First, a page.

Exercise After a Heart Attack

There is no question that exercise is good for the heart and our overall health. Exercise is recommended for people of all ages because it has benefits way beyond just losing weight. Today, doctors frequently prescribe exercise for patients following a heart attack, but the question is: when is it safe to start exercise after a heart attack and what type of exercises can one do safely? Also, should the individual be monitored during exercise?

After a heart attack, our tissues become weak, and muscles do not contract adequately. In the past, the traditional treatment of patients following a heart attack was prolonged bed rest with minimal activity. However, over the years, researchers have recognized that one of the best ways to repair the heart is by exercise. Thus, today after a heart attack, most patients are prescribed some type of exercise program.

Because everyone recovers at a different pace, there is no one universal exercise program for everyone. The general guidelines are that one should start slowly, after about 10-14 days. Initially, the patient can start walking for 3-5 minutes to determine what they can tolerate. If breathing becomes difficult or if the patient starts to develop chest pain, they should slow down. If there are no symptoms, they can increase the duration of exercise.

Today, many patients are encouraged to exercise at cardiac rehabilitation centers where they can be monitored by a nurse. Most people can walk up to 30 minutes within four weeks following a heart attack.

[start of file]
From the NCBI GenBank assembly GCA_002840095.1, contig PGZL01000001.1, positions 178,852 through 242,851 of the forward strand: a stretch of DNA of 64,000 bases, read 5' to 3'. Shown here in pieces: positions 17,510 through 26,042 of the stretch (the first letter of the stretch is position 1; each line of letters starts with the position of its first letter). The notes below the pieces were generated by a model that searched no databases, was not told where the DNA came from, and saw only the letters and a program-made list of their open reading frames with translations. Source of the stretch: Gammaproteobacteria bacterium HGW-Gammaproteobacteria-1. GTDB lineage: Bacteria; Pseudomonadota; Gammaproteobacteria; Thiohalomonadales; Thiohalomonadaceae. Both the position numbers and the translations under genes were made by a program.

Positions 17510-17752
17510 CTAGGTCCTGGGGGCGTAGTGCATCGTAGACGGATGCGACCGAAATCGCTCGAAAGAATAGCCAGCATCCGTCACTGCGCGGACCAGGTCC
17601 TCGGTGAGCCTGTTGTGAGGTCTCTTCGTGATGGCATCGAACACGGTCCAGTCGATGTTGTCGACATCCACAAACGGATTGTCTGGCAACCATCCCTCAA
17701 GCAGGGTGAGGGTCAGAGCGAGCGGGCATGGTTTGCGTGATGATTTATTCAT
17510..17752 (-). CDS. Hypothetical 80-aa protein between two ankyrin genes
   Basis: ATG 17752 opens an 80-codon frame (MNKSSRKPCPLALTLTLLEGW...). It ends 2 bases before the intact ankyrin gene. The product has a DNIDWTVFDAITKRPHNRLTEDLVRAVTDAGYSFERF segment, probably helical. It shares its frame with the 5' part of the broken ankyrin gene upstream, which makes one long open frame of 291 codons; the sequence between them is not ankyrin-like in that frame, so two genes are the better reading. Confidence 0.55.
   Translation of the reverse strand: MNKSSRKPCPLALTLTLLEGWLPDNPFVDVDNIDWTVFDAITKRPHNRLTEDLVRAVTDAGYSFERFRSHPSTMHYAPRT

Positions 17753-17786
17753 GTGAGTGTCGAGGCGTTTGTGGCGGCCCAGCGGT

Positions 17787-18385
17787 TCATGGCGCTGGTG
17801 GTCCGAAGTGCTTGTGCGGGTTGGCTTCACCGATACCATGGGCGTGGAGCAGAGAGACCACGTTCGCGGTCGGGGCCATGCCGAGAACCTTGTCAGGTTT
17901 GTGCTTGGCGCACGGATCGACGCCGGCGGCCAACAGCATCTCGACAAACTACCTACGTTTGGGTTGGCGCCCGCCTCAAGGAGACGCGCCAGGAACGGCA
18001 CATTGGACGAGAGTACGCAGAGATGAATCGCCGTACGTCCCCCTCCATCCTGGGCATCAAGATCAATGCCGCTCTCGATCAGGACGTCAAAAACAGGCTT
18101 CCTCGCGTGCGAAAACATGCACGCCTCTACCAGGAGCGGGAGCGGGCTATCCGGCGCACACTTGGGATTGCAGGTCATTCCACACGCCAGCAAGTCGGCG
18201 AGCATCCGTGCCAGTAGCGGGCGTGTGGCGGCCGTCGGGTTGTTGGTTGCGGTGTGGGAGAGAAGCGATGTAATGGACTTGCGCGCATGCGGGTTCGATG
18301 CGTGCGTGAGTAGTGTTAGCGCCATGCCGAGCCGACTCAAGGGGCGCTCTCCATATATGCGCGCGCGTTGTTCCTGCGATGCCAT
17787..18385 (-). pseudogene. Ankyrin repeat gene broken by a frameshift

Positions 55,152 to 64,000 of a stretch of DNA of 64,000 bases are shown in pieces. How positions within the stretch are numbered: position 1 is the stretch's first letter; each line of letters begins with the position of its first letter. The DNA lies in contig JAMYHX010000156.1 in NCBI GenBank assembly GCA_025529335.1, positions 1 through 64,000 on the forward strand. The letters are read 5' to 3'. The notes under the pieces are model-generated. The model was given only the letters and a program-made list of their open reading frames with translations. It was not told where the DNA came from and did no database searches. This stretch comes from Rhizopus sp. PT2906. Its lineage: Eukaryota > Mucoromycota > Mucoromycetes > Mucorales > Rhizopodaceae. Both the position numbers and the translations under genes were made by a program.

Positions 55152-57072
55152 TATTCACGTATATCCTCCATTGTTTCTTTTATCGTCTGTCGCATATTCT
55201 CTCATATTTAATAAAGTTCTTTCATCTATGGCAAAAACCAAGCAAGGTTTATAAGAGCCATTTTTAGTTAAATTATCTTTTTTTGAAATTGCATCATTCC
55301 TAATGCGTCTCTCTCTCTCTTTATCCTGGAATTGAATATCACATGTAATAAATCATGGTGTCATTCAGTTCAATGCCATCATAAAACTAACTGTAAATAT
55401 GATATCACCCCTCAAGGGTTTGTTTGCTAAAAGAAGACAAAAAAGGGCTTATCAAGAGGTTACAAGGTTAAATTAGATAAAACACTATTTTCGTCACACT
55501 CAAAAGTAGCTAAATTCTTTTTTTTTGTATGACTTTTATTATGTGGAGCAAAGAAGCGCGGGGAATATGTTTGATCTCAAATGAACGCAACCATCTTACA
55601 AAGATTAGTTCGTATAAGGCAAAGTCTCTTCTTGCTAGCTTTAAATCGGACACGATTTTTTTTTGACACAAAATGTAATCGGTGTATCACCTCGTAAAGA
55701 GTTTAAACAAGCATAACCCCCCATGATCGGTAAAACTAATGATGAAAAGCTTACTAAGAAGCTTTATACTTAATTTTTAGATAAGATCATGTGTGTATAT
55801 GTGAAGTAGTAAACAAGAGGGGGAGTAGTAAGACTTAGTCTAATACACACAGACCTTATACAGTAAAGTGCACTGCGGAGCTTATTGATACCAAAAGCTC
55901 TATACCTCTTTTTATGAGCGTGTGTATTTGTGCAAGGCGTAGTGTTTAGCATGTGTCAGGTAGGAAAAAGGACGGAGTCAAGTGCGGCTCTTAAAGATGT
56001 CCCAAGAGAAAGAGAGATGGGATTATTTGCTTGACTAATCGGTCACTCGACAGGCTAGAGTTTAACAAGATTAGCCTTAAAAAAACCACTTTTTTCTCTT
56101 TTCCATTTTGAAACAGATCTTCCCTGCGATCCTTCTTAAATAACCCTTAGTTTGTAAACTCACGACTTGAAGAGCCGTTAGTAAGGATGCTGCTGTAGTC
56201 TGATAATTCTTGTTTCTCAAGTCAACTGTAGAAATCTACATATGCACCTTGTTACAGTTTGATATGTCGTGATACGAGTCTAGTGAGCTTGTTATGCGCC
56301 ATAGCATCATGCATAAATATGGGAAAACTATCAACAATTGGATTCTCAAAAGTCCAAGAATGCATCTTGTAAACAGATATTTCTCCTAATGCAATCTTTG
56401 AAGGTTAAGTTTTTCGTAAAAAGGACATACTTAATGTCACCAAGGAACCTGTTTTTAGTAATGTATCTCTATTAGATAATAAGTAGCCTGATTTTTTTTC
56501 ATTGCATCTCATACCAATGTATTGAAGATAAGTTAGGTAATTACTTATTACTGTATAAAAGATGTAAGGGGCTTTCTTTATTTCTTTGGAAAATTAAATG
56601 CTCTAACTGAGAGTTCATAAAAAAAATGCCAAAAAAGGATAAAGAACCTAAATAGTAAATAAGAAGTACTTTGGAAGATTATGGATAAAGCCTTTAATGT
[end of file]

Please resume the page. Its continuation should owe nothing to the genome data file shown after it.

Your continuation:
Exercise has been shown to not only improve the function of the heart, but it can also lower blood pressure, decrease levels of cholesterol and blood sugar, and it helps to decrease body weight- all factors which are known to increase the risk of heart disease. Imaging studies have shown that exercise slowly increases the growth of blood vessels around the damaged part of the heart and improves oxygenation.

Cardiac rehabilitation is often undertaken 2-3 times week for about 12 weeks. The type of exercises that patients can do include walking on a treadmill, stationary bike, yoga, pilates or swimming. The majority of cardiac rehabilitation for survivors of heart attacks is done in groups, which also helps boost self-confidence.

However, doctors warn that before patients start to exercise they should be cleared by their doctors. There are a small number of patients who have unpredictable angina, and they should not exercise because it may precipitate a heart attack. But for all those who have suffered a heart attack, the best way to recover is by entering a monitored exercise program.

 

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